sibling rivalry

Who's Hurt the Most?

It would be naive to miss the true meaning of sibling conflict: it often represents a form of manipulation of parents. Quarreling and fighting provide an opportunity for both children to "capture" adult attention. It has been written, "Some children had rather be wanted for murder than not wanted at all." Toward this end, a pair of obnoxious kids can tacitly agree to bug their parents until they get a response — even if it is an angry reaction.

One father told me recently that his son and his nephew began to argue and then beat each other with their fists. Both fathers were nearby and decided to let the fight run its natural course. During the first lull in the action one of the boys glanced sideways toward the passive men and said, "Isn't anybody going to stop us before we get hurt?!" The fight, you see, was something neither boy wanted. Their violent combat was directly related to the presence of the two adults and would have taken a different form if the boys had been alone. Children will often "hook" their parents' attention and intervention in this way.

Believe it or not, this form of sibling rivalry is easiest to control. The parent must simply render the behavior unprofitable to each participant. Instead of wringing their hands and crying and begging and screaming (which actually reinforces the disruptive behavior and makes it worse), a mother or father should approach the conflict with dignity and self control.

I would recommend that a modified version of the following "speech" be given to quarreling children, depending on the age and circumstances:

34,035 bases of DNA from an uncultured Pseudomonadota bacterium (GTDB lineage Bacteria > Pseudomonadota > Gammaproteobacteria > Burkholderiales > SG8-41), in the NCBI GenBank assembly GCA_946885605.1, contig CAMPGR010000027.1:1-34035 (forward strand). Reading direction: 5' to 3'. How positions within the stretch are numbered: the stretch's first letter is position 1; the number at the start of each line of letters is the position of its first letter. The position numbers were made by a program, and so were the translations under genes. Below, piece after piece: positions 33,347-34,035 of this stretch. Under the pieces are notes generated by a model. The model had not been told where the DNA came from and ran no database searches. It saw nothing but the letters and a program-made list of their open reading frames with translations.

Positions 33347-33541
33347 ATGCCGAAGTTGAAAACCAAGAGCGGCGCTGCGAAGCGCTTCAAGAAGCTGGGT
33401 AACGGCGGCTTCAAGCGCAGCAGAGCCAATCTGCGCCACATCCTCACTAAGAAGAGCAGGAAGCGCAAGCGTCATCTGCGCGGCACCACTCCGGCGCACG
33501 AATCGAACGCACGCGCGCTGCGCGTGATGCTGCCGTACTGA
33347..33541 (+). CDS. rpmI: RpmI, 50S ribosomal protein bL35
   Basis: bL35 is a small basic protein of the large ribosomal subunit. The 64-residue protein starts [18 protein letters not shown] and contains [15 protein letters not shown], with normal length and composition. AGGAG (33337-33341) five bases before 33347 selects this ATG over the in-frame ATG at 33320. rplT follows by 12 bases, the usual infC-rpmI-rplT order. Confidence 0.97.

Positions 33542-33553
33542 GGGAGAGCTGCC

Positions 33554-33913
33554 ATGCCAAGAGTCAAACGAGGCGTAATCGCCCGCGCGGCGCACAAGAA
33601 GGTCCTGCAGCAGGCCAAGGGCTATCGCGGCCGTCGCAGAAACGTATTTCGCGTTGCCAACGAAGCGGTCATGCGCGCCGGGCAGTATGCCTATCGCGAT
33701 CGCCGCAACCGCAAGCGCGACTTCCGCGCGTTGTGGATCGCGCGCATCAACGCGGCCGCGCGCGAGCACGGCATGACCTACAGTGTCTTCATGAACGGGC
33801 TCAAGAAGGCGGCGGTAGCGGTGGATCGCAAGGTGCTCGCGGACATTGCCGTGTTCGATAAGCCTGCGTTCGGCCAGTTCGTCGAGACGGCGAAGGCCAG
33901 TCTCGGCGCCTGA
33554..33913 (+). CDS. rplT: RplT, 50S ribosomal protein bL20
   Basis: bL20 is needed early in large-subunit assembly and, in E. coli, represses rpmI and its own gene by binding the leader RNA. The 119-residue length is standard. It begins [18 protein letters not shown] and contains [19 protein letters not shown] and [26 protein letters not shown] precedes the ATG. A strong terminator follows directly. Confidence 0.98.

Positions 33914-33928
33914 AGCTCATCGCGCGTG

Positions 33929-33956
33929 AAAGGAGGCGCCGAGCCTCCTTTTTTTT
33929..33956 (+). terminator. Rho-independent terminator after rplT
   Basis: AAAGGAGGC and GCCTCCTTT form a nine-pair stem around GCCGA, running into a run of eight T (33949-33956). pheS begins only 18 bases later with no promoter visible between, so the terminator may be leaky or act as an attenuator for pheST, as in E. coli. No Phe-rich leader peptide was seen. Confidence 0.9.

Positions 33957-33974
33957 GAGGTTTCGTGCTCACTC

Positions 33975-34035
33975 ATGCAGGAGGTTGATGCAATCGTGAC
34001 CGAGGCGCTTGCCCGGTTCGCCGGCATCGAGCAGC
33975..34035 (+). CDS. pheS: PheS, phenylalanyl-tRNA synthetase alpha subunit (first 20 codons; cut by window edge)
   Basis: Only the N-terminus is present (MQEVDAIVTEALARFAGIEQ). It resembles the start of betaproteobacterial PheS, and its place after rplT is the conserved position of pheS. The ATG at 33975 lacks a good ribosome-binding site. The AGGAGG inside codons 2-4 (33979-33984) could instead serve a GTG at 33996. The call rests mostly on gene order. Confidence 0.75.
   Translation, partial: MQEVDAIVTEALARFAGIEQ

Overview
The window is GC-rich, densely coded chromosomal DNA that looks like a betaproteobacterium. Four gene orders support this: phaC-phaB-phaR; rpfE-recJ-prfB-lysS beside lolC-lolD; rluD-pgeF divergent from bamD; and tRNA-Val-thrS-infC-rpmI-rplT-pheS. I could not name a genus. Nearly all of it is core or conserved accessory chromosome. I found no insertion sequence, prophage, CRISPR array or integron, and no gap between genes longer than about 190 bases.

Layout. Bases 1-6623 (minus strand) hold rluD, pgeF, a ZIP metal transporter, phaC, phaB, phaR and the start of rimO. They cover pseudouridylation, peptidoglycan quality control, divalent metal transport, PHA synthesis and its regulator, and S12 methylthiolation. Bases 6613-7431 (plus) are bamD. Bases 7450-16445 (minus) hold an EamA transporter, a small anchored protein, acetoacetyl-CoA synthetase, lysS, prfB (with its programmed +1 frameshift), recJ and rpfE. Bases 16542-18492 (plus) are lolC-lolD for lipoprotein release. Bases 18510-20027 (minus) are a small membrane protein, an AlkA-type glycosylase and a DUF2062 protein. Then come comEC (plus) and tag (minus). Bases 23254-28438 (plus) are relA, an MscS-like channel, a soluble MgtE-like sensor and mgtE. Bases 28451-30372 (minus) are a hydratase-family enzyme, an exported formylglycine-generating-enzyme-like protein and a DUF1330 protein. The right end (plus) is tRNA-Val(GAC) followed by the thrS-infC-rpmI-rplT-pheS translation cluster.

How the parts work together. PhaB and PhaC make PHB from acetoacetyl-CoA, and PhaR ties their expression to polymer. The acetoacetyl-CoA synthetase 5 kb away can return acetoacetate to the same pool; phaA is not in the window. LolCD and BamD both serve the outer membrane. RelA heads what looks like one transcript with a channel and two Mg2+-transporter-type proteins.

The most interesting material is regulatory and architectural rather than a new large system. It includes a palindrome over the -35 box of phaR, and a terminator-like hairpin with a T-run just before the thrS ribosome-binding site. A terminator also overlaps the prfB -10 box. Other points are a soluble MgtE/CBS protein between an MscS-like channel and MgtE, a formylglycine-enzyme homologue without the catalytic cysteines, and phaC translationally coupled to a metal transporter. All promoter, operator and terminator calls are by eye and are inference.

"Tommy and Chuck, I want you to sit in these chairs and give me your complete attention. Now you both know that you have been harassing and irritating each other all through the morning. Tommy, you knocked over the castle that Chuck was building, and Chuck, you messed up Tommy's hair. So every few minutes I've found myself telling you to quit quarreling. Well, I'm not angry at you, because all brothers fight like that, but I am telling you that I'm tired of hearing it. I have important things to do, and I can't take the time to be separating a couple of scratching cats every few minutes.

Now listen carefully. If the two of you want to pick on each other and make yourselves miserable, then be my guest [assuming there is a fairly equal balance of power between them]. Go outside and fight until you're exhausted. But it's not going to occur under my feet anymore. It's over! And you know that I mean business when I make that kind of statement. Do we understand each other?"

Would that implied warning end the conflict? Of course not — at least, not the first time. It would be necessary to deliver on the promise of "action." Having made the boundaries clear, I would act decisively the instant either boy returned to his bickering. If I had separate bedrooms, I would confine one child to each room for at least thirty minutes of complete boredom — without radio or television. Or I would assign one to clean the garage and the other to mow the lawn. Or I would make them take a nap. My avowed purpose would be to make them believe me the next time I offered a suggestion for peace and tranquility.

Background Information

Unfair Comparisons
Jealousy is often the by-product of comparison.

Questions and Answers

Why do my kids have to fight all the time? I have three of them, and they drive me crazy. Why can't they be nice to each other?

Our 3-year-old daughter was thrilled about having a new brother or sister. Now, however, she shows signs of jealousy. Please suggest some ways I can ease her through this period of adjustment.

Our daughter is showing signs of jealousy. How can I help her adjust to a sibling?

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